Sources and translations

This blog provides our draft translation of Carolingian texts, mostly linked to Hincmar of Rheims or the divorce of Lothar II and Theutberga.

The texts translated are as follows:

Page references are given in square brackets in the translation. All these translations are works in progress and have not been checked for errors or readability. Readers are strongly advised to check the Latin text themselves.

Saturday, 8 January 2022

On punishing and rooting out the abduction (raptus) of widows, girls and nuns (Part 2: appendix of excerpts)


Excerpts from sacred canons and the deeds of the holy fathers about the religious life of nuns (cultus sanctimoniae) and about the constancy of declaring the truth

From the decrees of Pope Siricius, chapter 4: That it is not allowed to obtain the betrothed of another man according to the laws of marriage

But about marital violation you asked, if one could take the betrothed girl of another in marriage. We prohibit by all means that this should happen: since the blessing which the priest places on the girl to be married is like a certain sacrilege for the faithful, if it is violated by any transgression.[1]

In the council of Ancyra, chapter 10, about betrothed girls corrupted by others.

It pleases that girls who have been betrothed, and afterwards taken by others, should be plucked up and restored to those to whom they had been betrothed first, even if force should have been inflicted on them by the abductors.[2]

From the decrees of Pope Innocent, chapter 20. About non-veiled virgins, if they should deviate.

Those who are not yet covered by the sacred veil, yet who have simulated that they will always remain in the virginal intent although they are not veiled: if perhaps they should marry, penance is to be done by these for some time, since their solemn promise (sponsio) was held by the Lord. For if a contract of good faith between men is not accustomed to be dissolved without reason, how much more ought that promise which they agreed with God not to be dissolved without punishment? For if the apostle Paul said that those who had departed from the intent of widowhood had condemnation, since they had made original faith invalid, how much more do virgins who have tried to break their original promise of faith?[3]

From the decrees of Pope Leo, chapter 27. That those who, not forced but by their own will, have received the way of life of virginity, offend if they marry, even if they have not yet been consecrated.

Girls who have received the way of life and habit of virginity, not forced by the command of parents, but by their free will decision: if afterwards they should choose marriage, they are prevaricating, even if the grace of consecration should not yet reached them: whose gift they would not be cheated of if they were to remain in their way of life.[4]

Again of the same Pope Leo to Rusticius. About girls who are now consecrated; if afterwards they should marry, they admit a double crime of both way of life and consecration.

About these who are now consecrated, if they should marry afterwards, it cannot be doubted that a great crime is admitted, where both the way of life is forsaken and the consecration is violated. For if human pacts cannot be violated with impunity, what will happen to those who break the faith of divine sacrament?[5]

From the decrees of Pope Gelasius, chapter 20. That these who associate themselves with holy virgins, and unite in incestuous pacts, cannot communicate, unless they do public penance.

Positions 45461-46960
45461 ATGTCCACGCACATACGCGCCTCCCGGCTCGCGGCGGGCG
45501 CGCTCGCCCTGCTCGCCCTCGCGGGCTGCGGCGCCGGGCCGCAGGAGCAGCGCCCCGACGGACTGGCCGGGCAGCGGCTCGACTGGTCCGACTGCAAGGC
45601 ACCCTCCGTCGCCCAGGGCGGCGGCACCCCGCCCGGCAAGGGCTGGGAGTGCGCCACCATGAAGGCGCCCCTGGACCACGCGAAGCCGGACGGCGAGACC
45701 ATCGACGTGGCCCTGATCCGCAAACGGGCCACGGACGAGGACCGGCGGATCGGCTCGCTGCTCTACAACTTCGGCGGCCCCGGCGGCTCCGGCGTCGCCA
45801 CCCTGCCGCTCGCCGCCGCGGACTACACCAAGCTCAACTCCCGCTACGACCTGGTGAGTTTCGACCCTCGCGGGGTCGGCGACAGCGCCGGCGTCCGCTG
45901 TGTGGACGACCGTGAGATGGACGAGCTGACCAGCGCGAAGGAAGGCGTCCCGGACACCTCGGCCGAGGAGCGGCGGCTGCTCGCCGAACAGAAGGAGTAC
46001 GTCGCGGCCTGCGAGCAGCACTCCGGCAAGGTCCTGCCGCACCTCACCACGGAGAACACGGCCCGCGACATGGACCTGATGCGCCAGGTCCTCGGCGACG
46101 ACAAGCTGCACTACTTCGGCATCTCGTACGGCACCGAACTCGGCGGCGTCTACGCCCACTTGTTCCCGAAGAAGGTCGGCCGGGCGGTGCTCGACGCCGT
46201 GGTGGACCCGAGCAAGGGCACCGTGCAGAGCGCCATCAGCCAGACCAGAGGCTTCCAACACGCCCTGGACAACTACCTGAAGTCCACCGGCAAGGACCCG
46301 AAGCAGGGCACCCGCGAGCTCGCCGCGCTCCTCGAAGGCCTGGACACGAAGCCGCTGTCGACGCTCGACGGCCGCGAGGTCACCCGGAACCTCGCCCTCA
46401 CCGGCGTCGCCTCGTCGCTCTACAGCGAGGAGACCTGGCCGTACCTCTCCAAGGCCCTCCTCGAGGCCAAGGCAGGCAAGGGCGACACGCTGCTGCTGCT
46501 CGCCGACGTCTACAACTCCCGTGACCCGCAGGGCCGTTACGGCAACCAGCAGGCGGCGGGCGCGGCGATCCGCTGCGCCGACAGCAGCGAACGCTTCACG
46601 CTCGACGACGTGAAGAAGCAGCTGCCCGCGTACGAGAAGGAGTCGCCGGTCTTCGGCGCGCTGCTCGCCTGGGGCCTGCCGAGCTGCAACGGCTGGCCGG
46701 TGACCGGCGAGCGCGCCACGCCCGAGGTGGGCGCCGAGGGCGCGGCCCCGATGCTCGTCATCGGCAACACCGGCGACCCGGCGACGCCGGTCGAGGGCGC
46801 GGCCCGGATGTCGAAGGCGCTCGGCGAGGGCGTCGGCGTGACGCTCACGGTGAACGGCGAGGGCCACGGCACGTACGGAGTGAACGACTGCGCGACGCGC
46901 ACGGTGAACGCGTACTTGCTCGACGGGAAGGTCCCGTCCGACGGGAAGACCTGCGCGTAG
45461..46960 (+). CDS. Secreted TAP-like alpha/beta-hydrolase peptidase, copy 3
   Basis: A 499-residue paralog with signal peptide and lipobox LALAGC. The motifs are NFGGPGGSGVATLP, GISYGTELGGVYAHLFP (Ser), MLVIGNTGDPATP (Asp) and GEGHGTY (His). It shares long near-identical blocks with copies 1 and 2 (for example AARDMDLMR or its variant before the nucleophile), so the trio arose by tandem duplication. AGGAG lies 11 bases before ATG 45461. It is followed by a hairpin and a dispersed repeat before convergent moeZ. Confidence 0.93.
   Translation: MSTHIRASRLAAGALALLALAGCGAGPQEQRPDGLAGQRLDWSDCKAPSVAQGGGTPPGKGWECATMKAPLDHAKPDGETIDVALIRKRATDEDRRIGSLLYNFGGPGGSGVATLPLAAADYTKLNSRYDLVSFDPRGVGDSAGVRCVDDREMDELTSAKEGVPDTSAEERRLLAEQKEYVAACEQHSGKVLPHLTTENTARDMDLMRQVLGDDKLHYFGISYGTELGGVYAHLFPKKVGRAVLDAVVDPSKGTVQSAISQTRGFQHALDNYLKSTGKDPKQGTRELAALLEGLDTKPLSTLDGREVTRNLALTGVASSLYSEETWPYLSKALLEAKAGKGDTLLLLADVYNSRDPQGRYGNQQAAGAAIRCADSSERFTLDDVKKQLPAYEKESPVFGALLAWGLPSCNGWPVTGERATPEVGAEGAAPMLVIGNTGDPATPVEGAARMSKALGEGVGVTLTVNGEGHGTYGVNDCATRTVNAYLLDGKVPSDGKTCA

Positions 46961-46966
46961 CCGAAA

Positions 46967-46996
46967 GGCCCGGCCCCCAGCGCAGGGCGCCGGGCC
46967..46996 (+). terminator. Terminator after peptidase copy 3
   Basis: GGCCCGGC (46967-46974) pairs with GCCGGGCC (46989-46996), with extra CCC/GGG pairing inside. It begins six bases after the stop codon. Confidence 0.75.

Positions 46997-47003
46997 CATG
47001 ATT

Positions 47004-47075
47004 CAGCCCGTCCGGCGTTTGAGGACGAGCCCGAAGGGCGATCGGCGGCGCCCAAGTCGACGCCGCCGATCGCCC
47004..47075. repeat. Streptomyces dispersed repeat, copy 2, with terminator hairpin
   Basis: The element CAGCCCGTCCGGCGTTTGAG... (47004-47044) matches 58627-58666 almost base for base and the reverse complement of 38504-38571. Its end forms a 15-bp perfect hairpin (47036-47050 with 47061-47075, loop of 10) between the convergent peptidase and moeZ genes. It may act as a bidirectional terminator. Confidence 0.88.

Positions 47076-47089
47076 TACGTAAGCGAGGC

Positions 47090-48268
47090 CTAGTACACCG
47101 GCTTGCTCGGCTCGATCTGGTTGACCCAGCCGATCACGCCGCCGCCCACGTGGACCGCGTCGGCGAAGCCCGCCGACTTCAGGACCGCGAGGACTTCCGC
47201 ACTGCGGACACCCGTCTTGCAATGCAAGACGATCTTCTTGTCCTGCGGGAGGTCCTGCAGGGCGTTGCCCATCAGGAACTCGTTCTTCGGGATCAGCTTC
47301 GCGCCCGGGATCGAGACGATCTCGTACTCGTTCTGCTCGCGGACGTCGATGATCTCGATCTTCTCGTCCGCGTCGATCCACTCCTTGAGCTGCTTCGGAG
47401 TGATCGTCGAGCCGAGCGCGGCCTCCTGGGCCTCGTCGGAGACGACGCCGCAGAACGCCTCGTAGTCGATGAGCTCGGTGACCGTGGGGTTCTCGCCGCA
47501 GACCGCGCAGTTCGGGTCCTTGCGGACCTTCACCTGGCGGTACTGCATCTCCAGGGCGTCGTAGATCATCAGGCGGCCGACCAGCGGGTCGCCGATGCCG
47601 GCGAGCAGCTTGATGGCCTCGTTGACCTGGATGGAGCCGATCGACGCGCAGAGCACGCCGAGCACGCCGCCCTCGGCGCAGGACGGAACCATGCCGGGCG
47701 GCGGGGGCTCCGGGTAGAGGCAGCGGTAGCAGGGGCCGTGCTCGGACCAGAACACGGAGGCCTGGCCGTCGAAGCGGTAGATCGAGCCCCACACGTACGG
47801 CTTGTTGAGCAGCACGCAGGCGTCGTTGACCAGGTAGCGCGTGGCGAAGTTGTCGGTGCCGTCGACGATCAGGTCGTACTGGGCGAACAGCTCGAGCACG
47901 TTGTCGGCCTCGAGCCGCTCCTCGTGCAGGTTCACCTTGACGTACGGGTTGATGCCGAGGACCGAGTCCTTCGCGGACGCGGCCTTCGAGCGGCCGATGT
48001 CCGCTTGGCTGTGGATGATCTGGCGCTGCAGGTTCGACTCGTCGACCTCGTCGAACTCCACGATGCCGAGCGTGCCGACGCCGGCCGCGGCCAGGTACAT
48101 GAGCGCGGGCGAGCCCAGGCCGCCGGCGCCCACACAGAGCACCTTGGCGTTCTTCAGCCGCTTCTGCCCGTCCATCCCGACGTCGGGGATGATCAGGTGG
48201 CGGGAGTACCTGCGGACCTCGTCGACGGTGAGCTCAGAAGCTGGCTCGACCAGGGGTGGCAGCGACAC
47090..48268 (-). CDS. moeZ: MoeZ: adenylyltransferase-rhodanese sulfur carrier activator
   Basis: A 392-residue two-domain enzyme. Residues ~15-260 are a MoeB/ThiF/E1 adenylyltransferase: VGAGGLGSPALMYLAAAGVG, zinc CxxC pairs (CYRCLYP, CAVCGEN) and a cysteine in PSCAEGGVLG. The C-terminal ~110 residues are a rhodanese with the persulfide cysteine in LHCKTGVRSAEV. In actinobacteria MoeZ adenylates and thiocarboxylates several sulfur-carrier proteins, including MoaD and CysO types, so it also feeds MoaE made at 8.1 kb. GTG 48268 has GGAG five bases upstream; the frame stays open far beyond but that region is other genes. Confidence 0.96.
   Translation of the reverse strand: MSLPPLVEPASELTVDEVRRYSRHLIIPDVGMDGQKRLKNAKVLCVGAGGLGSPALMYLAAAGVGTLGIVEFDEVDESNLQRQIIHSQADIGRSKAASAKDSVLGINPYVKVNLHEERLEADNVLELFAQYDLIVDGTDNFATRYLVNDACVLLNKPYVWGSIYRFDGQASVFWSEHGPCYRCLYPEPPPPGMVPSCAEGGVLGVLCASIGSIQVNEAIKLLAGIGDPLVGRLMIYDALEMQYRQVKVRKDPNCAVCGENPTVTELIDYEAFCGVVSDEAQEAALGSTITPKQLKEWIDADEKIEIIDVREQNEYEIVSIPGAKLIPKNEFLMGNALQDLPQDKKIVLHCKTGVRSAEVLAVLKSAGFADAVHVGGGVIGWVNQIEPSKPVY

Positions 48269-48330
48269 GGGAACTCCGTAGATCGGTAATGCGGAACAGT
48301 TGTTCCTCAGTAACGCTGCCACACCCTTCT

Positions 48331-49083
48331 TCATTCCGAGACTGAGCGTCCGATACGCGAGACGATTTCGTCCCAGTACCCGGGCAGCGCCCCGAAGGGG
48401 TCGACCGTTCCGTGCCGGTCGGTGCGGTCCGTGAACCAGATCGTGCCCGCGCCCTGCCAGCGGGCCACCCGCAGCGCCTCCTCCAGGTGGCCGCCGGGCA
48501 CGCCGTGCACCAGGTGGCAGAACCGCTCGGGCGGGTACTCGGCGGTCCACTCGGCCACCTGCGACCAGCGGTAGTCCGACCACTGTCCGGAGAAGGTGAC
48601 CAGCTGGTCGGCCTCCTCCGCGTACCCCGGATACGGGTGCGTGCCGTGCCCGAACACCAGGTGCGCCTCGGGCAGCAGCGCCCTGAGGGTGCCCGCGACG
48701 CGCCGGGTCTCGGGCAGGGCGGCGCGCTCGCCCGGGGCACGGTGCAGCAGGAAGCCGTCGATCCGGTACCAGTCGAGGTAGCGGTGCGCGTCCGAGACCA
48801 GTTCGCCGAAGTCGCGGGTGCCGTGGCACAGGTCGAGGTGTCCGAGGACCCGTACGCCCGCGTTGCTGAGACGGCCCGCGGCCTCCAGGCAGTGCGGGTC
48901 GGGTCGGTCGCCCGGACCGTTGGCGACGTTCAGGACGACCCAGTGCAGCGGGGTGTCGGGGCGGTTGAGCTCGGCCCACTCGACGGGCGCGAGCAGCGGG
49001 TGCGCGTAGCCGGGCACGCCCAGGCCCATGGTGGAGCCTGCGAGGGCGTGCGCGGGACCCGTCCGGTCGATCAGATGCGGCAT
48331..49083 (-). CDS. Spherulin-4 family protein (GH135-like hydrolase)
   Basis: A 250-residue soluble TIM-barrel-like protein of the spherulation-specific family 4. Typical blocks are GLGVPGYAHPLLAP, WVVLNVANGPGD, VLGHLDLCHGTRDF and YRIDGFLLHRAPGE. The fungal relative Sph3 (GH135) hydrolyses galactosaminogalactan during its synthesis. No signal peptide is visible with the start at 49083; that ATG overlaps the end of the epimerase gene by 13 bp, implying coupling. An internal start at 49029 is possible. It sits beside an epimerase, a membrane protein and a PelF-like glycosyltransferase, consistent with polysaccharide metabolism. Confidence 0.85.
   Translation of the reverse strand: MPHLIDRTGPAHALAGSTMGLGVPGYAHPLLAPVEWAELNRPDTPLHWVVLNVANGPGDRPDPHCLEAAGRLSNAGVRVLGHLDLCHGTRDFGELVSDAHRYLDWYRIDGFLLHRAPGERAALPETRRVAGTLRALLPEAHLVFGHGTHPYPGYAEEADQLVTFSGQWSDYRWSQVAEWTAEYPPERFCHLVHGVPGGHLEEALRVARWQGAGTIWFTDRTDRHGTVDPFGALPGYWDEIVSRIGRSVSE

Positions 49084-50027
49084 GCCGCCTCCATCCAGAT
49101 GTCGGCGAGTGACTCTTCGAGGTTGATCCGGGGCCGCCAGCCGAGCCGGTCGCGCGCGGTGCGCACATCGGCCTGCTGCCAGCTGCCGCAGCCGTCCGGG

But we have learned that certain men dare to associate themselves with holy virgins and after a way of life dedicated to God, they mix incestuous crime with sacrilege. It is just that these forthwith should be expelled from Holy Communion and not received in any way unless through public and proved penance: but if they are passing away from the world, certainly the viaticum, if yet they should be penitent, is not denied to them.[6]

From the decrees of Pope Siricius, chapter 6: about monks and virgins not preserving the way of life.

 Moreover, you attest that certain monks and nuns, having cast away the way of life of sanctity, are sunk in such great wantonness that first secretly, as if under the pretext of monasteries, they mix themselves with illicit and sacrilegious contagion, and afterwards, led into a steep descent by desperation of conscience, they willingly procreate sons from illicit embraces. This both public laws (leges) and ecclesiastical laws (iura) condemn. We order these shameless and detestable persons to be eliminated from the company of monasteries and the meetings of churches: so that thrust back in their workhouses, weeping for such a crime with continuous lamentation, they may be able to boil away with the purifying fire of penance, so that by consideration of mercy, pardon may be able to relieve them through the grace of communion only at their death.[7]

 Again from the Council of Blessed Pope Gregory

 Gregory the apostolic Pope spoke before the body of the venerable prince of the apostles of Christ to declare this judgement. If someone should take in marriage a nun, whom they call a handmaid of God, may he be anathema. And they all replied thrice, may he be anathema. If someone should take in marriage his spiritual co-mother, may he be anathema. And they all replied thrice, may he be anathema. If someone should take in marriage the wife of his brother , may he be anathema. And they all replied thrice, may he be anathema. If someone should take in marriage a cousin (consobrina), may he be anathema. And they all replied thrice, may he be anathema. If someone should take in marriage a wife from his own cognatio, or whom a cognatus has married, may he be anathema. And they all replied thrice, may he be anathema. If someone should steal a widow as wife, even with her consenting to it, may he be anathema. And they all replied thrice, may he be anathema. If someone should steal a virgin as wife whom he should not have betrothed to himself, even if she consented to it, may he be anathema. And they all replied thrice, may he be anathema. I, Gregory the Bishop of the Holy Catholic and Apostolic Church of Rome signed these things constituted and promulgated by us. And twenty-two other bishops, fourteen priests and fifty deacons signed.[8]

 From the Council of Orléans I, chapter 2